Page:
Practice 'Safe Stress' Over the Holidays

Reduce the emotional and physical tolls of the season

Please note: This article was published more than one year ago. The facts and conclusions presented may have since changed and may no longer be accurate. And "More information" links may no longer work. Questions about personal health should always be referred to a physician or other health care professional.

En Español

SUNDAY, Nov. 27, 2005 (HealthDay News) -- The demands of the season are upon you. And all that socializing, present shopping, decorating and feast preparations can turn this time of year into a stress fest that can affect your health.

"If you are not careful, the holidays take an emotional toll on the body, ranging from increased blood pressure to weakening your immune system," said Gina Kearney, a holistic nurse practitioner and site manager at the Integrative Care Center, affiliated with the Hospital for Special Surgery in New York.

Though it's been widely known that stress can boost a person's heart rate and reduce the ability to fight colds, a new study says that even cholesterol levels can be affected.

According to a study by the University College London published in the November issue of the journal Health Psychology, increased cholesterol levels were found in men and women three years after they were subjected to stress-inducing tasks.

"Some of the participants show large increases even in the short term, while others show very little response," researcher Andrew Steptoe said in a prepared statement.

The research suggested that stress prompts the body to produce more energy in the form of fatty acids and glucose, which requires the liver to produce and secrete more low-density lipoprotein (LDL), the principal carrier of cholesterol in the blood.

Another possibility, the study noted, is that stress interferes with lipid clearance or that it increases production of inflammatory processes that increase lipid production.

Steptoe said that the stress-related cholesterol responses in the study volunteers weren't large but, "the levels are something to be concerned about. It does give us an opportunity to know whose cholesterol may rise in response to stress and give us a warning for those who may be more at risk for coronary heart disease."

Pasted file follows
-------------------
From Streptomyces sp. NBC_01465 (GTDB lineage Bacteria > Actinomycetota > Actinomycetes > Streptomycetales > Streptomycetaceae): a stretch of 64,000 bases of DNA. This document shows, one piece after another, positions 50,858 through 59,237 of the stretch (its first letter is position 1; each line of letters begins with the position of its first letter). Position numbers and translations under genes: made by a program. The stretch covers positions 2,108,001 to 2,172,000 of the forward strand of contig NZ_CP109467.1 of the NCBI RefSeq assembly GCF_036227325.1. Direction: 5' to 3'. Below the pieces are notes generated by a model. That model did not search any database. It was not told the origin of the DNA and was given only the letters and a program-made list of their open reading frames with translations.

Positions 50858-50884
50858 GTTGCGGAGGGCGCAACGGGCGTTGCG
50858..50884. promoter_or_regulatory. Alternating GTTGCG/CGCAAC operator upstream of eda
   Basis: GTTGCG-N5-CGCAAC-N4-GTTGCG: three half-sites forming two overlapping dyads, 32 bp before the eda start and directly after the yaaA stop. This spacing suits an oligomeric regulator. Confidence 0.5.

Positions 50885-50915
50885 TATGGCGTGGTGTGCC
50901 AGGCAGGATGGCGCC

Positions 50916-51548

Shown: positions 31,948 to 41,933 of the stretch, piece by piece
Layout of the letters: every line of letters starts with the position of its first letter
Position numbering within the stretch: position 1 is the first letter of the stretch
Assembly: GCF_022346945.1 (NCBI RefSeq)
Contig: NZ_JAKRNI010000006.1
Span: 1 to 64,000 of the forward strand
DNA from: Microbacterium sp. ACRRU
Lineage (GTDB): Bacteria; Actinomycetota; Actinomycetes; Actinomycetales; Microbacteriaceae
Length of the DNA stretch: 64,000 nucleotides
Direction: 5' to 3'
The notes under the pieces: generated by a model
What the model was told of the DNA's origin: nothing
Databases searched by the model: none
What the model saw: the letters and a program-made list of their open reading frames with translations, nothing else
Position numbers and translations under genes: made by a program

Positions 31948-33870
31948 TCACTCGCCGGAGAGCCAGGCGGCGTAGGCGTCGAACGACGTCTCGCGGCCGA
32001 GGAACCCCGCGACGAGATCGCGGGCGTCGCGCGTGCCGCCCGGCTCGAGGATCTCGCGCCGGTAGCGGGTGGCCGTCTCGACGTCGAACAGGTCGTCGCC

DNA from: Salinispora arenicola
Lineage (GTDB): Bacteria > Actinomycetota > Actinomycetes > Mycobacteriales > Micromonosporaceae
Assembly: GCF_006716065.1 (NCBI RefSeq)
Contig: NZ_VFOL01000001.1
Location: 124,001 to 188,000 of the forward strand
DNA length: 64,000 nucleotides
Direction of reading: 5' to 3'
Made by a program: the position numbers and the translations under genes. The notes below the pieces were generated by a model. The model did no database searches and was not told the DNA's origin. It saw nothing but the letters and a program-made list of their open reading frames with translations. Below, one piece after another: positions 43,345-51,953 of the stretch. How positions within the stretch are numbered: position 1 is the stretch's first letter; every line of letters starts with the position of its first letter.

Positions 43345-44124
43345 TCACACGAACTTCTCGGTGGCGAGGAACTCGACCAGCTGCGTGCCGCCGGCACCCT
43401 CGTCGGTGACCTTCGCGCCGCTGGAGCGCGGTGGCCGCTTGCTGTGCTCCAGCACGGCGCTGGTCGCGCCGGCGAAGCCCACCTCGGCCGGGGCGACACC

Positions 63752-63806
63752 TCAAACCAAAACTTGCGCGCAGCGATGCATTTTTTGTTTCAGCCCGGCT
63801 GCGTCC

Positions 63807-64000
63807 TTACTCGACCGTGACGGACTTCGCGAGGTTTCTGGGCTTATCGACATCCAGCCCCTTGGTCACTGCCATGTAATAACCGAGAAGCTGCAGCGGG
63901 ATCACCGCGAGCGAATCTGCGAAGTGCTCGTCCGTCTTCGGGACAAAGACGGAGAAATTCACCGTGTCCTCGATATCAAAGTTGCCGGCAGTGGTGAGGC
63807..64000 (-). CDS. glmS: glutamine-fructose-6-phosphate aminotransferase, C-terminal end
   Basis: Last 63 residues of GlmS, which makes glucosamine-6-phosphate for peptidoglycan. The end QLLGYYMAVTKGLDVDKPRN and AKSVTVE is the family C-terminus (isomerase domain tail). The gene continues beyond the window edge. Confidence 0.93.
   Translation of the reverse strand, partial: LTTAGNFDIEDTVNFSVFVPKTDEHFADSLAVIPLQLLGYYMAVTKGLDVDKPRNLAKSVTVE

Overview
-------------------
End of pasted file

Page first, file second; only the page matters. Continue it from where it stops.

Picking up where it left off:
So keep a cool head and follow these holiday-stress tips from the National Mental Health Association:

  • Set realistic goals. Plan ahead, shop and make travel plans early and pace yourself. This will help decrease last-minute anxiety.
  • Don't do everything on your own. Get everyone in the family to help with holiday tasks.
  • Scale down your expectations.
  • Manage your time and make sure you leave extra time for last minute changes or crises.
  • Try to relax. Deep breathing exercises, relaxation tapes, and gentle yoga are some techniques that may help you.
  • Exercise. If you already have a regular exercise routine, maintain it through the holidays.
  • Monitor your feelings and share them with a good friend. Even a quick phone call or email exchange can help you feel better.

More information

The National Mental Health Association has information about holiday stress and depression.

SOURCES: American Psychological Association, news release, Nov. 22, 2005; Hospital for Special Surgery, news release, Nov. 2, 2005;

--

Last Updated: